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The Origin and Basis For Morality

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posted on Apr, 18 2009 @ 08:29 AM
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Late last night I recieved a Google news alert linking me to the following:



Virtually every debate between an atheist and a theist features the question of where humans got their morality; their ideas of right and wrong. Theists say that without a religion to enforce a moral code, we’d all be amoral hedonists. Atheists point out the fact that there are still laws and societal discipline keeps our behaviors in check even if we choose to opt out of having a religion. Could morality exist without a religion and is there something that could point us to an answer? Like tracing our evolutionary lineage perhaps?


Does evolution explain morality? If so then on what basis can we truly say something is moral or immoral?


French Catholic philosopher Jacques Maritain helped draft the United Nations Declaration of Human Rights (1948), which recognizes “the inherent dignity” and “the equal and inalienable rights of all members of the human family.” Further, it affirms: “All human beings are born free and equal in dignity and rights. They are endowed with reason and conscience and should act towards one another in a spirit of brotherhood.” What is missing, though, is any foundation or basis for human dignity and rights. In light of the philosophical discussion behind the drafting of the Declaration,



Maritain wrote: “We agree on these rights, providing we are not asked why. With the ‘why,’ the dispute begins.”



The question of why something is moral is an imporat question and one most people ignore. Everyone constantly makes moral judgements but on what basis can you make such a judgement?

Even if you tell someone not to judge, you have made a judgement yourself!

To read a number of articles about this subject and hear an audio reponse to the question of morality, follow this link:Morality






[edit on 18-4-2009 by tsrk30]




posted on Apr, 18 2009 @ 08:52 AM
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reply to post by tsrk30
 


This is a very touchy subject. I have heard pretty strong arguments for both sides. I for one base my morality on the laws of God, where as some one else bases their morality on the laws of the land. But we are using the same critera for our morality. As a Christian you obey the laws of the land because the Bible tells us so. I dont think the question could be answered with out any doubts until we die and know for a fact that there is a God or not. I for one err on the side of caution. I believe in God with all my heart, and if I die and there is no God, well i havent lost anything in life by believing soooo. That is just the way i see it..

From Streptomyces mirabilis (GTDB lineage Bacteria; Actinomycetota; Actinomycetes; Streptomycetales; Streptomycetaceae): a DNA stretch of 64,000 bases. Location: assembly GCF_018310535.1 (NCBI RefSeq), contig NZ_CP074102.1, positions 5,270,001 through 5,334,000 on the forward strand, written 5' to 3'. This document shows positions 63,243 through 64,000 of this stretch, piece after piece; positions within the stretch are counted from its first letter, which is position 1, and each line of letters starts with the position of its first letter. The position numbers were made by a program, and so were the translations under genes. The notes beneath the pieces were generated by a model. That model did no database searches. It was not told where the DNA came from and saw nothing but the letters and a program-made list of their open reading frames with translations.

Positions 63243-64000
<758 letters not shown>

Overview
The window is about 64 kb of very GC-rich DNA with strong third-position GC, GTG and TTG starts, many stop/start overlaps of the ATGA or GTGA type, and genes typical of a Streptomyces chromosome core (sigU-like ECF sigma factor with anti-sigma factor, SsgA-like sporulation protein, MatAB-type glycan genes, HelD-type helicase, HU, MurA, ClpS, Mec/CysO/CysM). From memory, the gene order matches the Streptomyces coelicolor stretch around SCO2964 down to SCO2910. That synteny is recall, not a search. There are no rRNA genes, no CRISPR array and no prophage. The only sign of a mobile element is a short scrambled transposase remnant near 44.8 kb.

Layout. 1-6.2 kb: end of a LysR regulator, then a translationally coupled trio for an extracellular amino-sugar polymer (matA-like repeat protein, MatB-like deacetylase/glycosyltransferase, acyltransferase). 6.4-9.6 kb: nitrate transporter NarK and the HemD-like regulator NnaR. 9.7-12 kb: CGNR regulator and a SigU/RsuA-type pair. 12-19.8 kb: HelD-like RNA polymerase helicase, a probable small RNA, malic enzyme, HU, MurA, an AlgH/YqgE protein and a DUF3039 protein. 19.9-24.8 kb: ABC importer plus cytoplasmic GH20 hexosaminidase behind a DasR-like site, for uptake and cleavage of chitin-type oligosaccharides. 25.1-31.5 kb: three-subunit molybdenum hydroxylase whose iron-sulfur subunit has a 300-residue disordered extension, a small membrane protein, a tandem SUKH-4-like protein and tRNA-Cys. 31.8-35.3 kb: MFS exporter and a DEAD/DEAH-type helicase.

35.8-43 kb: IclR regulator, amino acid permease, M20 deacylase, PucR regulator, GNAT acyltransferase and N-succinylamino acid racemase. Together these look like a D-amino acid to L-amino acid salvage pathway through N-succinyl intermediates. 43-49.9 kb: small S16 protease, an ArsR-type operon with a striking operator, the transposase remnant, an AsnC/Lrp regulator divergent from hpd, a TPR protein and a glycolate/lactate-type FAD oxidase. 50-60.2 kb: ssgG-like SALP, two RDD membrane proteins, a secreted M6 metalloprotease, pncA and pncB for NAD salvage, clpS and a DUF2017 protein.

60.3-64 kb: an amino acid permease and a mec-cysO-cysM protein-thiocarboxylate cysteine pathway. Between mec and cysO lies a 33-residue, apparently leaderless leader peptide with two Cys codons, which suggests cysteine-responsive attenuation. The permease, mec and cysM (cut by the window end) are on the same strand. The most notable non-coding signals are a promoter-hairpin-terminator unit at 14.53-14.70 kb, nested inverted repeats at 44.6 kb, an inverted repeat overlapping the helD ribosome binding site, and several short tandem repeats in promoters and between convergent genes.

posted on Apr, 18 2009 @ 09:08 AM
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Weather you're religious or not, I think most of us seem to follow the Golden Rule. We just try and treat others how we want to be treated and hope for the best. I think most people are born with a moral sense. Why? I don't know.



posted on May, 22 2009 @ 01:38 PM
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Originally posted by oneinthesame
Weather you're religious or not, I think most of us seem to follow the Golden Rule.


I am glad you brought this up. Pretty much every religion has some concept of kharmic law, i.e. what goes around comes around. I think this solitary rule is the basis for all morality. Anything else is just a control mechanism used to try to get around the consequences.

If you go off of the Jungian idea of ego, all people are inheritly selfish. They don't kill someone because they know someone will come back to avenge the death -- generally because of anger about the loss, another selfish, but understandable reaction. Same goes with robbery, rape, vandelism, etc. It all comes down to the old premise of you get what you give. And from an anarchists POV, I think we as humans would probably evolve much quicker if there were no large governmental organizations controlling our daily activities.



posted on May, 23 2009 @ 07:56 PM
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The basis for morality is certainly the golden rule, or rather its genesis, the ability to have sympathy and empathy for others. Jung was genius with his psychological archetypes work, but to say that the only reason that people don’t harm others is because they fear retribution is to cast all humanity as being sociopaths. There are only a small minority of people who are sociopaths, unfortunately, they all seem to wind up in positions of power.



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